Not sure what custom aspect ratio means? I just cropped the image to the content I thought I wanted. WHat is interesting is, I am trialling a new printing service so sent the same images to both and only one of them cropped the images but not the other.

10
Photography Technique / Cropping
« on: August 25, 2014, 08:26:14 AM »
Hi,
I recently cropped some images and when uploaded to a printing site they would not fit their specs. and got cropped even more to fit their dimensions. How does one crop without having these issues? Are their any dimensions to be kept in mind for a specific print size? If I take an image straight out of camera with no cropping this issue does not happen and I can pick and choose whatever print size I want without worrying about the file size or dimensions. Please educate. Thanks
Ray

11
Animal Kingdom / Re: Tanagers (Brazil)
« on: August 15, 2014, 01:03:24 PM »
Beautiful!

12
Landscape / Summary
« on: August 11, 2014, 10:12:37 AM »
As I was making notes for myself for my tour there I thought I'd share the information so it might help someone who like me might be considering going there. Obvioulsy this is very concise and in no way covers everything as I have NOT been there. Folks can add or let me know if something is obviously wrong. Here is what I gather from all the information here, PM's from forum members and a couple of phone calls.

- Different companies outfit each canyon, no one does both.
- What appeals to me best is two full days there. Do upper photo tour, go to lower photo pass same day and then do night tour of upper. Return the next day and do upper again.This way the second day I can either enjoy the sights or get the shots I did not/could not the first day and also a buffer in case of bad weather. But makes it expensive as they will not put a custom package for you.
- 2nd day evening do Horseshoe bend at sunset and perhaps lake Powell as well.
- Photography tours all around. To go that far and spend that much  money it would be unwise to skimp out on a couple of hundred dollars and not enjoy the show or get the shot.
- June-Aug is the time for the light beams…. but they are open year round.
- Night tour of the Upper Canyon is $150 for photographers who will get instructions on settings etc, $50 for folks who just want to go there and shoot without instructions. The explanation was a bit grey but worth calling and confirming the value of the added $100.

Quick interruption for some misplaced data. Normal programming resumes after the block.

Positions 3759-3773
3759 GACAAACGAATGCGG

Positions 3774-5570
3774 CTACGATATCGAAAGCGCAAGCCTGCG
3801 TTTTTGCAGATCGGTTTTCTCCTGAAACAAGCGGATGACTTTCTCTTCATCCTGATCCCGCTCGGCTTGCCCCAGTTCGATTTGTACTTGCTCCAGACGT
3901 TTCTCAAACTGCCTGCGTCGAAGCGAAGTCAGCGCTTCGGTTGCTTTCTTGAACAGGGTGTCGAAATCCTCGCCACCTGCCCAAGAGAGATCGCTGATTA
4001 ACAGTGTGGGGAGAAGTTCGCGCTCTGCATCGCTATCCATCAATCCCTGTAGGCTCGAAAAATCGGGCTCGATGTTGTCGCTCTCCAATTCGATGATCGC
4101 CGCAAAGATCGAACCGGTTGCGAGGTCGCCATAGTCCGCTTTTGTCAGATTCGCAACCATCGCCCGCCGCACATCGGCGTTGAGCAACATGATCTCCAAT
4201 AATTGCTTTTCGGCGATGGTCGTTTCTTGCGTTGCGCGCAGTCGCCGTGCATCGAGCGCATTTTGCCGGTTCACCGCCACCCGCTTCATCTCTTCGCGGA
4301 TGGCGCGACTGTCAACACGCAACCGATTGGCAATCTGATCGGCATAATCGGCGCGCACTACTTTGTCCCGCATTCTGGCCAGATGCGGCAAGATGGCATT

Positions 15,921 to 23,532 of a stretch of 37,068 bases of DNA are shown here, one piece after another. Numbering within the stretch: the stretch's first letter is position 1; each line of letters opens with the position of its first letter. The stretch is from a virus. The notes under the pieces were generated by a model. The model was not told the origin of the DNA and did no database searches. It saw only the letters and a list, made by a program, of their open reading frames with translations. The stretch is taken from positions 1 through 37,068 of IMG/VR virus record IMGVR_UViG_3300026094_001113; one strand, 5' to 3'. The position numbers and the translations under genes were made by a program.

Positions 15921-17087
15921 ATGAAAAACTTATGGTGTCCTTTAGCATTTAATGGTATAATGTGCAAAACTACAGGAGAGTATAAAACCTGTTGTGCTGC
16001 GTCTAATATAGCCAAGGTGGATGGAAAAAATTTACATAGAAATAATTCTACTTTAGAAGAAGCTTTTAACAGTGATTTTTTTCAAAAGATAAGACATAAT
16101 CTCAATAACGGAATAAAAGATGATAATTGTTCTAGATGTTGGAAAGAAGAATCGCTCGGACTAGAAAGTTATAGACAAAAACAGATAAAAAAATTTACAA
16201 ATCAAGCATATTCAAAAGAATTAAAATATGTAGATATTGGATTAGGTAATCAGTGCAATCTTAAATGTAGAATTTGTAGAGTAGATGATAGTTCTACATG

- Las Vegas, Phoenix and even Salt Lake City airports could work. Page does have an airport but a small one.
- In the lower canyon, the photo pass gets you two full hours but you are on your own, no guide. They do have photo monitors who may point you to better spots etc. Perhaps for folks who have been there and are already familiar with the spots.
-  Horseshoe Bend: It is 10 min. away from page, and another 15-20 min. by foot from the parking lot. Apparently not so easy a walk due to soft and deep sand. But no tours, you do it on your own.
- Many other wonderful places in UT/AZ close by for your landscape fix; Monument Valley, Arches, Zion, Grand Canyon etc if you have more time.


Shooting tips:
- Wide angle lenses a must
- Photo tours recommended as they come with crowd control. They do make it more expensive though.
- Tripod required in photography packages
- Bracket shots
- Two cameras if possible with different focal length lens, avoid changing lenses inside, it's dusty in there.
- Cleanig cloth, blower etc
- Shoot RAW if not RAW+jpeg
- Polarizer filter to be considered.

Thanks to everyone for the tips and the awesome pictures which have motivated me once again!


13
Post Processing / Re: My Basic & Practical Back-Up Strategy
« on: August 09, 2014, 06:57:57 PM »
My mind is numb now. I am totally confused. Can someone please explain what's the difference between a backup and a clone? When I back up my laptop using time machine onto a external drive, the information on that drive is much smaller than what's on my laptop. Is the information compressed? Does it have everything? i.e if my laptop were to crash and loose everything, can a restore ALL information, pictures, documents from the backup?
Clone, to me sounds like an exact copy, is it uncompressed?
Is one better/safer as a backup than the other?
Thanks

14
I think you are asking for something that isn't really attainable and you have used some of the best options available and learned this for yourself.  I'll just confirm what you already know but don't want to admit.  Laptop displays, even the best ones, are compromises compared to a high quality monitor designed for graphics or photography use.  I use Lenovo Thinkpads all the time and I have a W520.  The thinkpad IPS displays even allow some limited calibration.  But as good as they are, they'll never be as good as my DELL U2410 Ultrasharp IPS screen.  (And there are many other screens that are as good or better.)

IMHO, Apple Retina screens are designed to impress people with gloss, high saturation and high contrast.  (This makes them 'pop'.)  These aspects make them less accurate for true rendition and undesirable for use in serious editing.  I much prefer an IPS matte screen that is accurate over a glossy screen with glare that isn't.

If I were you, I would keep the thinkpad with the IPS screen and invest in a good external IPS monitor.  The DELL U2410 can be obtained for a steal for around $200!!  Connect it with a Displayport cable and you're all set.  Heck, the thinkpad could be mounted on a dock and you wouldn't have to connect a single cable.
You are correct. I fell for the matte screen coolaid few years ago for my MBP. I am also in the same boat as the OP. Am thinking of a Mac mini and an external display. I haven't used a PC at home for the last 10 years.

15
Landscape / Re: Yellowstone and Grand Tetons
« on: August 07, 2014, 10:51:59 AM »
Been a while but finally got some time. Here are a few. The Grand Prismatic, The Tetons and in the Yellowstone park.Thanks,
Ray

Beautiful shots ray5. Nicely done.
Thanks Click!